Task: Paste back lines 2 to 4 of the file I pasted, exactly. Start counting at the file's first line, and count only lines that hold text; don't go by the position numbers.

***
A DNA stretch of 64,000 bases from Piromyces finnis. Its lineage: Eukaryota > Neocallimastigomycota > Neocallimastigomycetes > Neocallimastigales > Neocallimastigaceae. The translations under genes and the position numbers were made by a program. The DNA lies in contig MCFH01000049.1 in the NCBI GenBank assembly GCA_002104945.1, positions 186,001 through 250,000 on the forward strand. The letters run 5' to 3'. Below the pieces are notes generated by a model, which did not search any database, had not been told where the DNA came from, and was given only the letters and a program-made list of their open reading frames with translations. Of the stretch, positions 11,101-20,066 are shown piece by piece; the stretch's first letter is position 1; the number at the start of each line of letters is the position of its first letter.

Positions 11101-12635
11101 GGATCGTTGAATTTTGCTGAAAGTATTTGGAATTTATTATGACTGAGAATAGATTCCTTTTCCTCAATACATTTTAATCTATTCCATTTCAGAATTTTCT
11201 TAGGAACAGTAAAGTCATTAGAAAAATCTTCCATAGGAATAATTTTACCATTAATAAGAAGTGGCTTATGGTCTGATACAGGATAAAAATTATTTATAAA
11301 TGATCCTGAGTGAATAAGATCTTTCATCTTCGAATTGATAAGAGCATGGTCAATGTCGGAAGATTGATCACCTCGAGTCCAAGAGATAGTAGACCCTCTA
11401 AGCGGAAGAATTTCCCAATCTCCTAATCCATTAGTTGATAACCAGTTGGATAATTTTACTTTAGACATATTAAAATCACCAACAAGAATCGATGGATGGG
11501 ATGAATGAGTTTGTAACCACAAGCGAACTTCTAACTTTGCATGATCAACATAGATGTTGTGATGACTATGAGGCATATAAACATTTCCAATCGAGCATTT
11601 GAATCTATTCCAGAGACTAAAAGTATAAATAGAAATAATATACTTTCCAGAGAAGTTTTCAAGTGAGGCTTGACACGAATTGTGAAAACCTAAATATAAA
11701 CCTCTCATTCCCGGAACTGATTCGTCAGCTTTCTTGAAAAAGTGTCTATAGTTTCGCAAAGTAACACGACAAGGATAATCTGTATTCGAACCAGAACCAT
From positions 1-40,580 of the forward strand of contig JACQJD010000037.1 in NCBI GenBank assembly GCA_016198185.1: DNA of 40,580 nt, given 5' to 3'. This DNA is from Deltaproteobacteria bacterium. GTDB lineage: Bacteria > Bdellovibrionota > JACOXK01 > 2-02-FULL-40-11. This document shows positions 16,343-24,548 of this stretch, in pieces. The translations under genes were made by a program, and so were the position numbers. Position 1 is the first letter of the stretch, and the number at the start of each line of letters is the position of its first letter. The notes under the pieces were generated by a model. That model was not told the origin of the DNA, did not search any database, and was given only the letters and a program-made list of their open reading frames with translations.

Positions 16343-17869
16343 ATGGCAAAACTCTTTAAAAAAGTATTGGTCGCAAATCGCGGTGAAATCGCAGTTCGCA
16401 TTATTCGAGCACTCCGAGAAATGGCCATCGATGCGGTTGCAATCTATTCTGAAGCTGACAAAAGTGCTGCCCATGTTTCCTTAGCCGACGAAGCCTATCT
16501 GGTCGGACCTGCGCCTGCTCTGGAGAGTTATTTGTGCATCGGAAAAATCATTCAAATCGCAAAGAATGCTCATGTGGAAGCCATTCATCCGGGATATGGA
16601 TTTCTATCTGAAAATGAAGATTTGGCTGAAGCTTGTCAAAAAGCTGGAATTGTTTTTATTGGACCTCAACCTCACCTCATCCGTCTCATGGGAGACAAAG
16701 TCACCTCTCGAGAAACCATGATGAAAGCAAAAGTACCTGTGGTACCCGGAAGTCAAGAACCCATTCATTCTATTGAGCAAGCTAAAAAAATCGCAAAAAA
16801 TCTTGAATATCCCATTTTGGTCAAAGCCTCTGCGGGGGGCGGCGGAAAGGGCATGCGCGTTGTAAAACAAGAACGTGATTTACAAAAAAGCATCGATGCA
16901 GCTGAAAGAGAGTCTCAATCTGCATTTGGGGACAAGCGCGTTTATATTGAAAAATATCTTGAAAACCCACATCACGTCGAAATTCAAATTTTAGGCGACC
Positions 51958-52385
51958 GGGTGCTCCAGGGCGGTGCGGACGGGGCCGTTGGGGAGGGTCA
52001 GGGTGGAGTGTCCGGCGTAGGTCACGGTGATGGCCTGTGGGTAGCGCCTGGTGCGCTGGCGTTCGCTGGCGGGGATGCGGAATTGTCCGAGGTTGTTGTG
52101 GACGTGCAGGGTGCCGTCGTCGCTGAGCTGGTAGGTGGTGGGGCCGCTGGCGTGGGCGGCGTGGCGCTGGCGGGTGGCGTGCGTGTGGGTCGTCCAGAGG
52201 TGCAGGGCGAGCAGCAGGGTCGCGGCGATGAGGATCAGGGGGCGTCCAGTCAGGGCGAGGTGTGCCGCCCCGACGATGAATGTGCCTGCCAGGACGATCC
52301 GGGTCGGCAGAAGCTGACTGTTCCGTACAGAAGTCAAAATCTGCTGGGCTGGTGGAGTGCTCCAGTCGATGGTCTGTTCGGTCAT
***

Positions 11101-12635
11101 GGATCGTTGAATTTTGCTGAAAGTATTTGGAATTTATTATGACTGAGAATAGATTCCTTTTCCTCAATACATTTTAATCTATTCCATTTCAGAATTTTCT
11201 TAGGAACAGTAAAGTCATTAGAAAAATCTTCCATAGGAATAATTTTACCATTAATAAGAAGTGGCTTATGGTCTGATACAGGATAAAAATTATTTATAAA